Let’s Talk about That Game of Thrones Episode

A.K.A. Bad writing is sexist writing is bad writing, GoT edition.

Spoilers for GoT through Season 5, Unbowed, Unbent, Unbroken.

If you spend any time on the internet, you have already heard of the horrible events of the latest GoT episode. The GoT showrunner’s D&D gave us extra servings of their favorite topping– gratuitous rape.

In the interest of everyone’s sanity, I’m not going to catch us up to this episode. Take my word for it–poor Sansa Stark has been suffering for nearly four seasons now. She has been humiliated publicly by her ex-fiance (the king!), almost raped, threatened with rape, forced to watch her father beheaded. Most of her family is dead. The family members who are alive are presumed dead. It’s not a good time to be Sansa.

Unfortunately for those of us who hate sexism and poor writing, D&D, our resident cackling villains, have taken Sansa on a journey of suffering where everyone is acting either illogically and/or out of character. All so that we can get poor Sansa to the point where she is raped on her wedding night by her new sadistic fiance, Ramsey Bolton.

Take creepy, flesh peddler Littlefinger. A bad guy, absolutely. But thus far, he has proven himself a shrewd and savvy manipulator. He has spies everywhere so he always has the 411. And he’s eeirely obsessed with Sansa. It has something to do with his love for her late mother and how he could never have her. Nevermind that. He would not marry Sansa off to a sadistic creep like Ramsey unless it was for truly great political gain. And he would absolutely know that Ramsey is a creep. He knows everything.

Take the creep Ramsey. He’s been a moustache twirling sadistic villain for a good season or two now. Not at all an interesting character. No shades there. He’s pure evil. We got the point when he tortured and mutilated Theon. And again when he sicked the dogs on his ex lover. There may have been a third or fourth time. I really don’t recall. Evil, we get it. Evil and sadistic. That’s about it. We don’t need the rape scene to teach us he’s evil and sadistic. We know. Sansa knows too– she got it during the awkward family dinner where he reminded her how she was surrounded by people who literally killed her family. Even his dad (the guy responsible for killing Sansa’s mother and brother) told him to STFU and show some manners.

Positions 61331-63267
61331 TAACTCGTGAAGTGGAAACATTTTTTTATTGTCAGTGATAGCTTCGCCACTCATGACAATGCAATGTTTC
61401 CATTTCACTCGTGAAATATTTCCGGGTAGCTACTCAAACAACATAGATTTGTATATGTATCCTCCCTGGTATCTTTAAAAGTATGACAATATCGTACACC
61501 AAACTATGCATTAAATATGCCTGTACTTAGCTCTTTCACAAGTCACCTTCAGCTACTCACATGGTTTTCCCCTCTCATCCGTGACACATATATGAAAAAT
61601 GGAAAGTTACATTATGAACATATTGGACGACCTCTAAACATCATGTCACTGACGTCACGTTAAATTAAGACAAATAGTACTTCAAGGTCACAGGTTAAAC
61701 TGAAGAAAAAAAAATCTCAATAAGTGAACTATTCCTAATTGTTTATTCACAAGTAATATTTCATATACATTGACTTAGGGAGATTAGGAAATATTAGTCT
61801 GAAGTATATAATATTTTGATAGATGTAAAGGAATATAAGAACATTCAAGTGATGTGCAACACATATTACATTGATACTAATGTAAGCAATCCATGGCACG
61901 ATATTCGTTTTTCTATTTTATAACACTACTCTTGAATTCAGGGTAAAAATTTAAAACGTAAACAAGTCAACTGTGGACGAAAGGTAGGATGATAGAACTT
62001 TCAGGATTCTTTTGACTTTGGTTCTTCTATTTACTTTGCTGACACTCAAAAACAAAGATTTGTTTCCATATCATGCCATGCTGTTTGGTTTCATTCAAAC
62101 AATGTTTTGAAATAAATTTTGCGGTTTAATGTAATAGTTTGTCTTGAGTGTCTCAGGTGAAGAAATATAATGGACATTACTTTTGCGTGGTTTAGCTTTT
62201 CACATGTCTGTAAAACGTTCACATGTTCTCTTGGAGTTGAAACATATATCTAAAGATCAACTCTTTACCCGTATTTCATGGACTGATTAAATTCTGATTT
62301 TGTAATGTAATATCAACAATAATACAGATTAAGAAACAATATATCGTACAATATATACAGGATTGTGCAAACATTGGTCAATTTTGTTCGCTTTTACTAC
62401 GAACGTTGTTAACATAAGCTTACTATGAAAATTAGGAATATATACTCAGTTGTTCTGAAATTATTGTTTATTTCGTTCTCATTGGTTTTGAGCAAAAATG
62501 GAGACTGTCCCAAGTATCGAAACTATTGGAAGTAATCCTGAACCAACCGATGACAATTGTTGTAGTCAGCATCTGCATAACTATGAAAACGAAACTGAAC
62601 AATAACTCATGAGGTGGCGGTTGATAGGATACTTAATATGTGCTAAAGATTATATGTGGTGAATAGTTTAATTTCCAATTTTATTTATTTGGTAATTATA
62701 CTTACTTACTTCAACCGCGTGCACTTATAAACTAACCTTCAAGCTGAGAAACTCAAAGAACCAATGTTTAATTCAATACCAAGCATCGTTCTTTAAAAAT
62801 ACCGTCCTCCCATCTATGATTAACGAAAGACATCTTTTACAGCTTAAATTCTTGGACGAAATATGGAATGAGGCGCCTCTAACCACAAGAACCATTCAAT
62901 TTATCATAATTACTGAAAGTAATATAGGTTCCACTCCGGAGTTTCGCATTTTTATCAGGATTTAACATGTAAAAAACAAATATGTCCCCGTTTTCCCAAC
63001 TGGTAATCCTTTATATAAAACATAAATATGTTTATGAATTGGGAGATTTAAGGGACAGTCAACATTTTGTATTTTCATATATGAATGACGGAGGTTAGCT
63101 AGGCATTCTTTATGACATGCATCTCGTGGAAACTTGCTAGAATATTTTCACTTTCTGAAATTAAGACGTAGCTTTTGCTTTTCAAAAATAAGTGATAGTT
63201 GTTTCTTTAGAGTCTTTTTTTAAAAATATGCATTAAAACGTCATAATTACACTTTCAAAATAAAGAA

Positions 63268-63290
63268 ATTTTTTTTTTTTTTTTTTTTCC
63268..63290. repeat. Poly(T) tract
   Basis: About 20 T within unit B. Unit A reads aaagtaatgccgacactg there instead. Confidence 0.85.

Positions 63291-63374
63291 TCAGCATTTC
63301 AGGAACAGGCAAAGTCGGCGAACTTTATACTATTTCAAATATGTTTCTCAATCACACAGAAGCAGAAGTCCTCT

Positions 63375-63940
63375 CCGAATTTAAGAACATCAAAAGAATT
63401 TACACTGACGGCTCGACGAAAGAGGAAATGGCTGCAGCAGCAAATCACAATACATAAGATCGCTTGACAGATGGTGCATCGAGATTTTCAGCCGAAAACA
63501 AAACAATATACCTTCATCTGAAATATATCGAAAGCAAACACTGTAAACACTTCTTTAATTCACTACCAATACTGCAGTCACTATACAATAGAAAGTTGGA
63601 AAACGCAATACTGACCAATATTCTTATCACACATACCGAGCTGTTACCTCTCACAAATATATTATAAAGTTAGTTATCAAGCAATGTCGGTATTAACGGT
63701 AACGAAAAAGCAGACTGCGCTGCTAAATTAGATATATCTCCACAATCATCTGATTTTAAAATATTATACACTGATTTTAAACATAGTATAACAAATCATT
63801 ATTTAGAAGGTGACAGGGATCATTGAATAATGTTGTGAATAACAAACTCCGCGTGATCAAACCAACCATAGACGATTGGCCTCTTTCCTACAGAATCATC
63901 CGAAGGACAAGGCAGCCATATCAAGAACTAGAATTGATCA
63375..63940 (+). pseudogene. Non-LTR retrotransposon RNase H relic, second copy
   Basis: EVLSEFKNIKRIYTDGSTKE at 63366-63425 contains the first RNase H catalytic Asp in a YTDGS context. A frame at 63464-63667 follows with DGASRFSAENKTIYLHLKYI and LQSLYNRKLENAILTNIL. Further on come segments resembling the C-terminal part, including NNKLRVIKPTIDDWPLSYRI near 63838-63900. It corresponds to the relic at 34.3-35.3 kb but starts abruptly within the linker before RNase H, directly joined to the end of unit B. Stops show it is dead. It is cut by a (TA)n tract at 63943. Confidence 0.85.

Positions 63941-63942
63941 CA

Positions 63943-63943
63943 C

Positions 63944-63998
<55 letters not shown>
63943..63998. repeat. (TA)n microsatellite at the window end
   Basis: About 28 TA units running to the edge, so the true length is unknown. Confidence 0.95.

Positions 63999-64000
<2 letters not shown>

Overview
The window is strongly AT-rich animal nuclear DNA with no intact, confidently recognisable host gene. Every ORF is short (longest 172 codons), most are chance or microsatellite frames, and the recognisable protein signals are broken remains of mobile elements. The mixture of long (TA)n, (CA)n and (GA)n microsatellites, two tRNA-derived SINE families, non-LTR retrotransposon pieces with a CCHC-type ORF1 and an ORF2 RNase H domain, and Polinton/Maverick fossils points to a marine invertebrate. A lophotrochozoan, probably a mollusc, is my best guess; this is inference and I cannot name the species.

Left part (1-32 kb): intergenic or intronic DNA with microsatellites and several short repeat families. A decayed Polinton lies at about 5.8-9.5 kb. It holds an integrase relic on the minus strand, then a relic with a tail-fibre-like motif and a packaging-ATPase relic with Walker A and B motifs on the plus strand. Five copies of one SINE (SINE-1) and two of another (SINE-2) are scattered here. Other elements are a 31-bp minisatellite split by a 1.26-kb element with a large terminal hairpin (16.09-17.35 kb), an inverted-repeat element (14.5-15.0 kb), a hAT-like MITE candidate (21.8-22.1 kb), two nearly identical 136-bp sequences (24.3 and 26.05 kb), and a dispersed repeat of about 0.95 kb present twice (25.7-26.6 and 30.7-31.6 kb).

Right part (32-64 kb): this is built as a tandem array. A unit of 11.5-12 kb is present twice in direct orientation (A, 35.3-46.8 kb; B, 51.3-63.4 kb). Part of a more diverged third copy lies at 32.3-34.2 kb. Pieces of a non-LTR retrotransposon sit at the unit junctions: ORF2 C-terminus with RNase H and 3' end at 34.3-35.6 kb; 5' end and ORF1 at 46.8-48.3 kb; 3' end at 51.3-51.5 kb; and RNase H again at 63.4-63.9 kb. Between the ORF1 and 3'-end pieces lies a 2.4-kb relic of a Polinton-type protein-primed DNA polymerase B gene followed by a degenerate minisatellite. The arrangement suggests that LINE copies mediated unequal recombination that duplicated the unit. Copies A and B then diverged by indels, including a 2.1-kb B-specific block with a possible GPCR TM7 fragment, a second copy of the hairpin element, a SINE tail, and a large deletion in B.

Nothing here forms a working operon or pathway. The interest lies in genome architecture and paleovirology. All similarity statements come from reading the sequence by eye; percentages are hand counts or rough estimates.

Now, here’s the thing. It doesn’t make sense for Ramsey to rape Sansa. Yes, he’s evil, but he’s been respectful to Sansa so far. He seems to convince Littlefinger that he won’t hurt her (and lord knows Littlefinger would see through a lie). But even if is heart is full of evil, Ramsey is in a tough spot. He needs to stay in line. Once a bastard, now a Bolton, Ramsey is heir as long as he’s the only son around (and as long as he isn’t renounced). But his new step-mom is preggers. Oh noes! The sexist, lackluster writing requires that he ignore any bit of sense so he can rape Sansa on their wedding night.

Bad writing. Sexist writing. They’re all tangled up in each other and there’s no way of telling what came first. One doesn’t excuse or explain the other. Not really. The showrunners made a conscious decision to ignore internal consistency in favor of adding a rape scene that serves no narrative purpose. Bad writing all around. Sexist writing all around.